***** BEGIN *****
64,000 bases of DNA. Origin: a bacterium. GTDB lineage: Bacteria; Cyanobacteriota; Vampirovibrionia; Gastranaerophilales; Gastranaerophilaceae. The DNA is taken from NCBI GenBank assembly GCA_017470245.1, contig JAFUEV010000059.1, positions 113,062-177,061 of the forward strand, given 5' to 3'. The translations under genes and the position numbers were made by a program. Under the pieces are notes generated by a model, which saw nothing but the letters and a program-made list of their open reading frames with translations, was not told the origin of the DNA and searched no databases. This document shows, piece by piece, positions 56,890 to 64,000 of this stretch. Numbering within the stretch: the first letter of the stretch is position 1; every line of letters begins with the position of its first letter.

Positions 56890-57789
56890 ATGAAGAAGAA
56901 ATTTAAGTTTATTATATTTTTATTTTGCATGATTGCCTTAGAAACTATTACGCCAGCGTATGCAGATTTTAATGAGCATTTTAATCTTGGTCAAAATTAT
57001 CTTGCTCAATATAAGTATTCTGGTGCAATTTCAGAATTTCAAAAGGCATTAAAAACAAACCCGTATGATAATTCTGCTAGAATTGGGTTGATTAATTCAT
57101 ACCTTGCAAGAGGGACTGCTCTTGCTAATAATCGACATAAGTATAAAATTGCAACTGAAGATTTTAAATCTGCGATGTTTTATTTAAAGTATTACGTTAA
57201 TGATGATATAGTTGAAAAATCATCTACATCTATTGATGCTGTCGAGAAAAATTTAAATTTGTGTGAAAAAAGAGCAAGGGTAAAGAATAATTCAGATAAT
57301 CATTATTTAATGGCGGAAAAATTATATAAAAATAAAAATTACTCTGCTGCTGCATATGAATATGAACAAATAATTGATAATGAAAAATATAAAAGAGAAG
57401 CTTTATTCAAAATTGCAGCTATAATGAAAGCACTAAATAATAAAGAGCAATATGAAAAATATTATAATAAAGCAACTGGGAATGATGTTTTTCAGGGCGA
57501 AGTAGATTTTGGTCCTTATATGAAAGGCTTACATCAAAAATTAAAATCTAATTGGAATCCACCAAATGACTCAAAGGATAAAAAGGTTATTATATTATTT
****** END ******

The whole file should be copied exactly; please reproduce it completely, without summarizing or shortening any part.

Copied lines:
64,000 bases of DNA. Origin: a bacterium. GTDB lineage: Bacteria; Cyanobacteriota; Vampirovibrionia; Gastranaerophilales; Gastranaerophilaceae. The DNA is taken from NCBI GenBank assembly GCA_017470245.1, contig JAFUEV010000059.1, positions 113,062-177,061 of the forward strand, given 5' to 3'. The translations under genes and the position numbers were made by a program. Under the pieces are notes generated by a model, which saw nothing but the letters and a program-made list of their open reading frames with translations, was not told the origin of the DNA and searched no databases. This document shows, piece by piece, positions 56,890 to 64,000 of this stretch. Numbering within the stretch: the first letter of the stretch is position 1; every line of letters begins with the position of its first letter.

Positions 56890-57789
56890 ATGAAGAAGAA
56901 ATTTAAGTTTATTATATTTTTATTTTGCATGATTGCCTTAGAAACTATTACGCCAGCGTATGCAGATTTTAATGAGCATTTTAATCTTGGTCAAAATTAT
57001 CTTGCTCAATATAAGTATTCTGGTGCAATTTCAGAATTTCAAAAGGCATTAAAAACAAACCCGTATGATAATTCTGCTAGAATTGGGTTGATTAATTCAT
57101 ACCTTGCAAGAGGGACTGCTCTTGCTAATAATCGACATAAGTATAAAATTGCAACTGAAGATTTTAAATCTGCGATGTTTTATTTAAAGTATTACGTTAA
57201 TGATGATATAGTTGAAAAATCATCTACATCTATTGATGCTGTCGAGAAAAATTTAAATTTGTGTGAAAAAAGAGCAAGGGTAAAGAATAATTCAGATAAT
57301 CATTATTTAATGGCGGAAAAATTATATAAAAATAAAAATTACTCTGCTGCTGCATATGAATATGAACAAATAATTGATAATGAAAAATATAAAAGAGAAG
57401 CTTTATTCAAAATTGCAGCTATAATGAAAGCACTAAATAATAAAGAGCAATATGAAAAATATTATAATAAAGCAACTGGGAATGATGTTTTTCAGGGCGA
57501 AGTAGATTTTGGTCCTTATATGAAAGGCTTACATCAAAAATTAAAATCTAATTGGAATCCACCAAATGACTCAAAGGATAAAAAGGTTATTATATTATTT